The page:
As shown at steps 74 and 75 of FIG. 6A, in an exemplary embodiment, the mean and the standard deviation of the NIR radiance or reflectance values for a window are computed, using only the unmasked pixels. Pixels having NIR radiance or reflectance values outside three standard deviations from the mean can be considered outliers and can also be excluded from consideration. Such outlier pixel NIR values will often be due to bits of clouds and cloud shadows that were missed in the masking step. It is noted that the outlier pixel NIR-1 values can optionally be included when determining the mean and standard deviation for a window, however, including these outlier pixels can degrade the results.

For each of the near infrared bands (NIR-1 and NIR-2 in MS1 and MS2, respectively), considering each NIR band separately, extract a small number of pixels in the window that have the lowest NIR values. For example, in step 74 for MS1, consider only the NIR-1 values, and in step 76 for MS2, consider only the NIR-2 values. The number of pixels can be approximately 1% of the pixels in the window with the lowest NIR values, excluding pixels having values outside three standard deviations from the mean and excluding any masked pixels. In an example in which the window size is 31 pixels×31 lines, the window has 961 total pixels. Since 1% of 961 pixels is 9.61 pixels, this value can be rounded to 10 pixels, so the lowest 10 pixels are extracted.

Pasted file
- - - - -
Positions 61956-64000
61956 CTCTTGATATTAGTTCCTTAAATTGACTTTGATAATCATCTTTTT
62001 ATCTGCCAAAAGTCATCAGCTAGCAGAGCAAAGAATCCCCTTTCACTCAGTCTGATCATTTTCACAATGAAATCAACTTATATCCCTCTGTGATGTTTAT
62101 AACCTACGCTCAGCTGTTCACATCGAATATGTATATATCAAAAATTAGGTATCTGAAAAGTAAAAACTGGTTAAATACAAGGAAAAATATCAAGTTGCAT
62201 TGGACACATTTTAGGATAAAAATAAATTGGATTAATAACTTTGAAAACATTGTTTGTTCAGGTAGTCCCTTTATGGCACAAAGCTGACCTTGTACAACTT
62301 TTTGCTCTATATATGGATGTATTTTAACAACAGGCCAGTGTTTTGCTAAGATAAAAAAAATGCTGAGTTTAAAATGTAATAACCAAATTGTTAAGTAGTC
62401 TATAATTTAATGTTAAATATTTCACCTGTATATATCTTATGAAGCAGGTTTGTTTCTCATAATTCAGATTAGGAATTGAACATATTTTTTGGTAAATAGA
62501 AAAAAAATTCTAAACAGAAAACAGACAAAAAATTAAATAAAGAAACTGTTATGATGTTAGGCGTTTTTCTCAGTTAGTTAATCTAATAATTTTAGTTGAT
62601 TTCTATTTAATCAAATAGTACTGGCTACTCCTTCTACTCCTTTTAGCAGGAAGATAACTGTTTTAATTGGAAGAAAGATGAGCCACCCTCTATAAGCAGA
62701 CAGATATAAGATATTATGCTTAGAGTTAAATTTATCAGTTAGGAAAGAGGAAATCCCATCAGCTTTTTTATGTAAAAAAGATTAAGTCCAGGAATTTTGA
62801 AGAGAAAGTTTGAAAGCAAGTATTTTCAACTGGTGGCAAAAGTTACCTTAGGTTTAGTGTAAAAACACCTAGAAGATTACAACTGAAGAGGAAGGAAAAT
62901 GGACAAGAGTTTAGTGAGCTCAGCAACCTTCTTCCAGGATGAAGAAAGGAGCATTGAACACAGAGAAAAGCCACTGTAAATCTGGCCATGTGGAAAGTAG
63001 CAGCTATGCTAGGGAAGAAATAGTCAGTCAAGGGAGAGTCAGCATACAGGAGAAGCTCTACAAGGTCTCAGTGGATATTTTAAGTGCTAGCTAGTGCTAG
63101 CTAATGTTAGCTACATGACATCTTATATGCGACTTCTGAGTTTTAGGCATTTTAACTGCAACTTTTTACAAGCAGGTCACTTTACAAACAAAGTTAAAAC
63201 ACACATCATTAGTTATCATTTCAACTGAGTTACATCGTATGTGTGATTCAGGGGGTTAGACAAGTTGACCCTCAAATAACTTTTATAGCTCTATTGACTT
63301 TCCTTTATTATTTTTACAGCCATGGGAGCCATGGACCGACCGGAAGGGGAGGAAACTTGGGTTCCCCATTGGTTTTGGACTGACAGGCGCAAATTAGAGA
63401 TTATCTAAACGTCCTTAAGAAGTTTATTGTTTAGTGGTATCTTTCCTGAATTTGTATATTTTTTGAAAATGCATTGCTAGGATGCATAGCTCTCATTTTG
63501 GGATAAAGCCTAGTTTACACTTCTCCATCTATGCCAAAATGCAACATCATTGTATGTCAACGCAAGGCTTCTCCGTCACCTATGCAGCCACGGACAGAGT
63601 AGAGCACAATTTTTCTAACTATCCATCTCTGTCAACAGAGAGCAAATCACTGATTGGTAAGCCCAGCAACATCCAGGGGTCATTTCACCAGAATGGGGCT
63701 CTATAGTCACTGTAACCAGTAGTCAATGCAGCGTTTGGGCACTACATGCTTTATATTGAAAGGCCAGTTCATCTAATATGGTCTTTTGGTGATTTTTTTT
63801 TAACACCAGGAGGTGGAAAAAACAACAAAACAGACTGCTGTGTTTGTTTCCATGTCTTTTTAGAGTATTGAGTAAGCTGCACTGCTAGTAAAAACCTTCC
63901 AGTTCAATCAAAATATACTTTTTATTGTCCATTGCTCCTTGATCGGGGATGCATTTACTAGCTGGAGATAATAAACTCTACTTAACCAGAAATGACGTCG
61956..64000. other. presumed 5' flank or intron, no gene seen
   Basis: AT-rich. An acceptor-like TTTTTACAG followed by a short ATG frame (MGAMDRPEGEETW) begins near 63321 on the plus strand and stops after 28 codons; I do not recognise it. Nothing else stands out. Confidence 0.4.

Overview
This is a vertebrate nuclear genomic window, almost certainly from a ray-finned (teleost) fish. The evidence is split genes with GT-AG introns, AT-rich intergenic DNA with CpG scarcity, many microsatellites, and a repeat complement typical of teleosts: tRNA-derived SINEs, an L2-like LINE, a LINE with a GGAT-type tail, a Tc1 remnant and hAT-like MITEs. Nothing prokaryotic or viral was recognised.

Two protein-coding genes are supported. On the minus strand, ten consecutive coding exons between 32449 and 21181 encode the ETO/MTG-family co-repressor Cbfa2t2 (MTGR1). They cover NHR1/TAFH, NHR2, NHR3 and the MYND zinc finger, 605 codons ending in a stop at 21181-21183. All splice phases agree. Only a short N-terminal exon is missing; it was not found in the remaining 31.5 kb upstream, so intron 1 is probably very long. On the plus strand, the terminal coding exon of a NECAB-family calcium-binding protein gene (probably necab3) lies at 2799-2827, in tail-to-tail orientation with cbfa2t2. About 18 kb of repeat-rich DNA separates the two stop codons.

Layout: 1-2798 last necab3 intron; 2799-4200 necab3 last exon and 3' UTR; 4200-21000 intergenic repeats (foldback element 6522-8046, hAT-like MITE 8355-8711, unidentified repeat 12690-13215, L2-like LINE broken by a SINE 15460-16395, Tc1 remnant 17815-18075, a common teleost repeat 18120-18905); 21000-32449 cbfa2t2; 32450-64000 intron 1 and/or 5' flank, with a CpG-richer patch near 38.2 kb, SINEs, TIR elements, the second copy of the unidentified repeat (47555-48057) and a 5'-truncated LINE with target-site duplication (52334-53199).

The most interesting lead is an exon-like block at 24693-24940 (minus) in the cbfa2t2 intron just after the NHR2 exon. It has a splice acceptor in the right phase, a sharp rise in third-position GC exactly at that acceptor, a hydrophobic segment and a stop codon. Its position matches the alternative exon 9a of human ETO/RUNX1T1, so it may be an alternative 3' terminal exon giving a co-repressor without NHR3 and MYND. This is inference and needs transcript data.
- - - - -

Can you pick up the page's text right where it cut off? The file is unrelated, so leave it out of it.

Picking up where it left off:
The number of pixels with the lowest NIR values could be a different small subset of the pixels. By small, it is meant that it might be suitable to use 1% or 2% of the pixels in the window with the lowest NIR values, or even up to about 5% of the pixels. It is believed that 5% may be an upper limit for most WorldView-2 imagery, because it may exclude useful data that is not glint-related. Alternatively, the number of low-NIR value pixels to be extracted can also be a predetermined integer value that is used regardless of window size. Alternatively, if the number of low NIR-value pixels to be extracted is calculated as a percentage of the number of pixels in the window, and the result is non-integer, other methods of finding the integer number can be used, for example, truncation of the non-integer portion. In the example above of a window having 961 pixels, truncation would lead to 9 pixels being extracted.